Iowa Governor Touts Friendship With Chinese President as Asset

Source: By Todd Neeley, DTN/Progressive farmer • Posted: Wednesday, May 3, 2017

Iowa Gov. Terry Branstad on Tuesday faced Senate questioning on his nomination to serve as ambassador to China. (DTN file photo)

Iowa Gov. Terry Branstad on Tuesday faced Senate questioning on his nomination to serve as ambassador to China. (DTN file photo)

OMAHA (DTN) — If the tone of Iowa Gov. Terry Branstad’s confirmation hearing to be the next ambassador to China is any indication, the nation’s longest-serving governor is likely to cruise to approval in the U.S. Senate.

Members of the U.S. Senate Foreign Relations committee held a two-hour hearing Tuesday to gauge Branstad’s positions on China as it relates to trade, intellectual property rights, the rising military threat from North Korea, China’s record on human rights and freedom of the press.

Not far from Branstad’s lips was the need to continue to open market access to U.S. agriculture products in China, including beef, chicken and distillers grains. Although China agreed to allow beef imports, a number of technical issues have slowed progress.

“I want to be able to serve American beef — Iowa premium beef — at the embassy and the ambassador’s residence,” Branstad told the committee.

“I was in on the early stages of opening the Japanese market. We need the same access in China. Mad cow has not been in the United States in 13 years, and that was from Canada.”

Actually, the U.S. has had four confirmed cases of “mad cow” or bovine spongiform encephalopathy. The first case in 2003 in Washington State was from a Holstein cow imported into the U.S. from Canada. The last case was in 2012 from a 10-year-old dairy cow born and raised in California.

Chinese officials reportedly promised to reopen the country to U.S. beef when Chinese President Xi Jinping met with President Donald Trump last month in Florida.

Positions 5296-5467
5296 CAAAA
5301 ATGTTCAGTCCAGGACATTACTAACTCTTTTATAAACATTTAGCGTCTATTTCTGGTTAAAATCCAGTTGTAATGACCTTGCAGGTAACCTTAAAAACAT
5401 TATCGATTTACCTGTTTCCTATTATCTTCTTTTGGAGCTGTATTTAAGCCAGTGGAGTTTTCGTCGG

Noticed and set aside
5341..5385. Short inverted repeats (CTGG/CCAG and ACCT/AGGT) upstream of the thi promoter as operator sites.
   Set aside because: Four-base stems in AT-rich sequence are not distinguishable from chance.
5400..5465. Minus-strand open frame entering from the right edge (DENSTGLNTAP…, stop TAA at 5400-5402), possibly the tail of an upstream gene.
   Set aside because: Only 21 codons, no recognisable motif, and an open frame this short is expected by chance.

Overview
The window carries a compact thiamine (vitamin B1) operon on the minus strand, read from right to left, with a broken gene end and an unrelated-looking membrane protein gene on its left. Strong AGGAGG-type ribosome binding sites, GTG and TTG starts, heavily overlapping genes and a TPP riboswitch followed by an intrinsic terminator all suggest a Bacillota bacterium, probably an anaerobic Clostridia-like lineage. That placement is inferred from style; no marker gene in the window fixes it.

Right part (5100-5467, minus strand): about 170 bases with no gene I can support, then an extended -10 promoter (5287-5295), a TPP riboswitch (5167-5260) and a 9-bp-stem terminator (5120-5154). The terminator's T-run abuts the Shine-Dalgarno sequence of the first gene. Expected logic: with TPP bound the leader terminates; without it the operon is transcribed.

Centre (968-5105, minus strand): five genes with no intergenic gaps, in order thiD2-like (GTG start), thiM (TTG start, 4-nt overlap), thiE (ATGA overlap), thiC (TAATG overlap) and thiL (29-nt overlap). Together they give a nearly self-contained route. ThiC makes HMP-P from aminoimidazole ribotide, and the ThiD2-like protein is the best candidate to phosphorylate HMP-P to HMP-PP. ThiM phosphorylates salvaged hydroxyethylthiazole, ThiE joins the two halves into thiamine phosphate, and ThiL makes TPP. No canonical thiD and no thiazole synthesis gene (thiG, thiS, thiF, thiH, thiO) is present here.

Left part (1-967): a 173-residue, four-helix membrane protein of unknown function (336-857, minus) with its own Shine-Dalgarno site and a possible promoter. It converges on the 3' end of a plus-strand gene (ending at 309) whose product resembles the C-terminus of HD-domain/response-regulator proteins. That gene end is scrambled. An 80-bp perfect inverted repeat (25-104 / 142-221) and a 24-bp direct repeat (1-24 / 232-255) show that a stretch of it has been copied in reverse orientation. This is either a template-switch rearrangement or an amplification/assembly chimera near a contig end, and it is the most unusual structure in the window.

Branstad told senators he has a long friendship with President Xi, who visited Iowa in the 1980s as part of an agribusiness venture. That relationship is seen as Branstad’s primary appeal as the next ambassador to China.

Some members of the committee questioned whether that friendship would be an asset or a liability. Branstad said he wouldn’t “be bashful” in bringing up issues with the Chinese that are important to America.

“If confirmed, I hope to use my unique position as an ‘old friend’ of President Xi and a trusted confidant of President Trump to positively influence the U.S.-China relationship,” Branstad said.

The relationship, he said, has helped Iowa expand agriculture exports to China.

Currently, Iowa exports roughly 48% of its soybean crop to China to China along with about $33.5 million in pork in 2016, Branstad told the senators.

“As Ambassador, I will continue the work I started while governor to open up the Chinese markets to American businesses of all sorts,” Branstad said.

“This will be good for the American people as it will create more jobs and good for the Chinese people as they will have more access to the best-made products this world has to offer. In keeping with the president’s mission, I am also committed to making sure that the trade relationship between the United States and China puts the American worker first.”